Even now a half a dozen continue with the incorporation of your fermented vitamins into their diet. As the inevitable if I live long enough happens, I can relate to your commenters who had no words. The severance from our unconditionally loyal canine friends is increasingly hard on me; I know it is not what God intended. Thanks for sharing what God has given you. With love from a distant friend in Tennessee, Stephen. I am in tears! Skai lived the best life a dog can live and taught not only you but all of us.

He will be forever in our hearts. So sorry for the loss of your precious furchild. I share your pain. I thought I could not activate your link to access this letter then after several tries I am reading about your loss. I never had the privilege of meeting Skai in person, but I certainly knew him from your newsletters.

I am sitting her at my computer with tears streaming down my face as I write this because I know so well how difficult it is to say goodbye to a beloved companion. Skai was the best, and so were you for Skai, and he passed on at a remarkably old age knowing he was well loved. We should all be so lucky! My thoughts and prayers are with you at this difficult time. Your journey with Skai is one that touched us all. Your loss is our loss and we grieve with you. Thank you for sharing the beauty of your heartfelt letter. I am so sorry to hear of your loss.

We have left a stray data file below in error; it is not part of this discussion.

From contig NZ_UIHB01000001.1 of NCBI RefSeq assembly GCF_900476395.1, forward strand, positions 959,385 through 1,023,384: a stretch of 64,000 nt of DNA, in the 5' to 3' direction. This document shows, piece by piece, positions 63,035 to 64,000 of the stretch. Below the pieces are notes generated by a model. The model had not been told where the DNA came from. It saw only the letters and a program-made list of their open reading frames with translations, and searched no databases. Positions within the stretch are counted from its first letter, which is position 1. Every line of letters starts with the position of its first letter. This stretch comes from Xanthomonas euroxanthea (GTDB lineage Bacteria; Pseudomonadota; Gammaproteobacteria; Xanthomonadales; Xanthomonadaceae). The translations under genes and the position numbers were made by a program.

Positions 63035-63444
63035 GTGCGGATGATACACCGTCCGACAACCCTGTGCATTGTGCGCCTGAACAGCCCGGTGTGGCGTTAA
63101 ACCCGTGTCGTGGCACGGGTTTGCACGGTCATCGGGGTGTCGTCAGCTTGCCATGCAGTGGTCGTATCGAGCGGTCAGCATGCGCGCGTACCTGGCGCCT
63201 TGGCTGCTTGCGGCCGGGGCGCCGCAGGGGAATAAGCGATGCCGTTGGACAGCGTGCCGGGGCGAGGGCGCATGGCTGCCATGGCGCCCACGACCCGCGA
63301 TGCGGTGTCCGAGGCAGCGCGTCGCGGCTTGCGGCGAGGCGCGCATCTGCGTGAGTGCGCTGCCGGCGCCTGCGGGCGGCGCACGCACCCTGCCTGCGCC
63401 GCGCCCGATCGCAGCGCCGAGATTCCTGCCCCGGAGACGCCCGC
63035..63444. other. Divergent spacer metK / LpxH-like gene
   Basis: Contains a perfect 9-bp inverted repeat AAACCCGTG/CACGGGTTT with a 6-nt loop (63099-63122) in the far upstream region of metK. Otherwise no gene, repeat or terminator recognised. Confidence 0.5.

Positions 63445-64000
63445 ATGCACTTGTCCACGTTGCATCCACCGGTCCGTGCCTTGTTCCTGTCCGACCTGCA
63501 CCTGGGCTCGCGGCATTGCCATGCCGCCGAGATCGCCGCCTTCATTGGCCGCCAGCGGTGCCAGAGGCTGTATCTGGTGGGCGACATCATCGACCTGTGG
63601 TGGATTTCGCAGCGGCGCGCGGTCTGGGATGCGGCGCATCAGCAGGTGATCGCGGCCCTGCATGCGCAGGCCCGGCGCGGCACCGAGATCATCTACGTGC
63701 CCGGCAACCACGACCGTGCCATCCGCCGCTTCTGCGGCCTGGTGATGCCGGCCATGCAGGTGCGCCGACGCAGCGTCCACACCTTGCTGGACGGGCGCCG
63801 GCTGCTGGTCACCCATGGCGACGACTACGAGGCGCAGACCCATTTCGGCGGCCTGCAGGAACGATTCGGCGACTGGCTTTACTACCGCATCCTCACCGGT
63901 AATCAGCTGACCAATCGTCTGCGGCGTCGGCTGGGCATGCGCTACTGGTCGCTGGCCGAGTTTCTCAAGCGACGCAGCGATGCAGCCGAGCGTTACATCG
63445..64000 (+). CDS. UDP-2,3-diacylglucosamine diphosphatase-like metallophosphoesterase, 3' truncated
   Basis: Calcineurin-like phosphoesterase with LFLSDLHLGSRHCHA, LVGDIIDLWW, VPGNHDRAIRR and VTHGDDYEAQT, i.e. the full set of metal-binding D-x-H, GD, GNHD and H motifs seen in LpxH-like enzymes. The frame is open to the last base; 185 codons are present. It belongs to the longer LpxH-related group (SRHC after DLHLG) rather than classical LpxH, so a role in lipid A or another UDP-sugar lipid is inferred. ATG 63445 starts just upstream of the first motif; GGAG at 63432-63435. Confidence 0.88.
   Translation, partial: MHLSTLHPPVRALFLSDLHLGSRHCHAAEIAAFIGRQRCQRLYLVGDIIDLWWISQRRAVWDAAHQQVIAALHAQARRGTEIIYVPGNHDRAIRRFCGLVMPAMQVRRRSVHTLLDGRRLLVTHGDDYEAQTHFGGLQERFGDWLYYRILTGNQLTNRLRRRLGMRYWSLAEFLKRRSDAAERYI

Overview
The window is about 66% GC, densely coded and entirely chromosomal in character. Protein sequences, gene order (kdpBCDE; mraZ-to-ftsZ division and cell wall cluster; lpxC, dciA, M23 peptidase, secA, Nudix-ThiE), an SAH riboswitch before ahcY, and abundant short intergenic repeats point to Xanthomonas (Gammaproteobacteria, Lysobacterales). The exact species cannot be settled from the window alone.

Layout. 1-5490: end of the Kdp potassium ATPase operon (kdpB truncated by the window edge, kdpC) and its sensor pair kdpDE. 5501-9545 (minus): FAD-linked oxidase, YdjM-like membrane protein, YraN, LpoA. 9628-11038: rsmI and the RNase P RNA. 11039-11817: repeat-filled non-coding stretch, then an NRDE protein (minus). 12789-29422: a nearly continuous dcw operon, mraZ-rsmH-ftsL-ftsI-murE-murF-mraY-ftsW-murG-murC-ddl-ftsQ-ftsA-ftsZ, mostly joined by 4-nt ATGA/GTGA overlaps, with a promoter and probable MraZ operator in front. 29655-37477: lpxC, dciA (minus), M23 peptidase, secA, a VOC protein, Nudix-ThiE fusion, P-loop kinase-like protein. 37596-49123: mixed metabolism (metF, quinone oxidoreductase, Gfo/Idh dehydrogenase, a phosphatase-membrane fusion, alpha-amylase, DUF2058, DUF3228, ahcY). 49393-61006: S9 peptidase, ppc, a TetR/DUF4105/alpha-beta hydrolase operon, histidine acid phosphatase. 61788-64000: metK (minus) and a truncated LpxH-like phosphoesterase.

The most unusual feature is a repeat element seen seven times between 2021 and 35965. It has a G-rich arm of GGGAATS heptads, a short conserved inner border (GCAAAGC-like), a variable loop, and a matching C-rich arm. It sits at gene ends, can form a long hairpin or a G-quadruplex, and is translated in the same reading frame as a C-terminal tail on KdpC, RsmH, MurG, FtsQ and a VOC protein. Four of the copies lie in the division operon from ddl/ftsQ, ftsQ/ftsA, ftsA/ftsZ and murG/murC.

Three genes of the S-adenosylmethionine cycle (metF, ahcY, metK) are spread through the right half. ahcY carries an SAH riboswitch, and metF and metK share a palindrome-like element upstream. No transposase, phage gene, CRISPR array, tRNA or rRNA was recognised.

It is a very difficult time just know that you did the best you could for him and he did his best for you. Rest in Paradise Skai Wanttofly …. It is am here and the title caught my attention and I said no not your dog. You and Skai have been an inspiration to me. All I want is for my dog to live a happy and wonderful life such as your Skai did. This letter has me in complete tears and this is just proof of how many strangers lives he has touched. Rest in peace Skai. Thoughts of you and Skai from California.

I miss him so much already and my heart is breaking for you. I found this poem from Nayyirah Waheed and as I was reading it, I felt a tiny light in my heavy heart…. I am the same way. All the best!!! Dear Peter I remember Skai so well and your beautiful bond with your boy. I am so deeply sorry for your loss. I too left on a trip not understanding how bad Kailey was doing and we had some hours together when I got home. The pictures of you and Skai are amazing and you two were meant to be! You had so many joyful times together-pure love.. Thank-you Skai for teaching Peter so much so he could help my dog Kailey.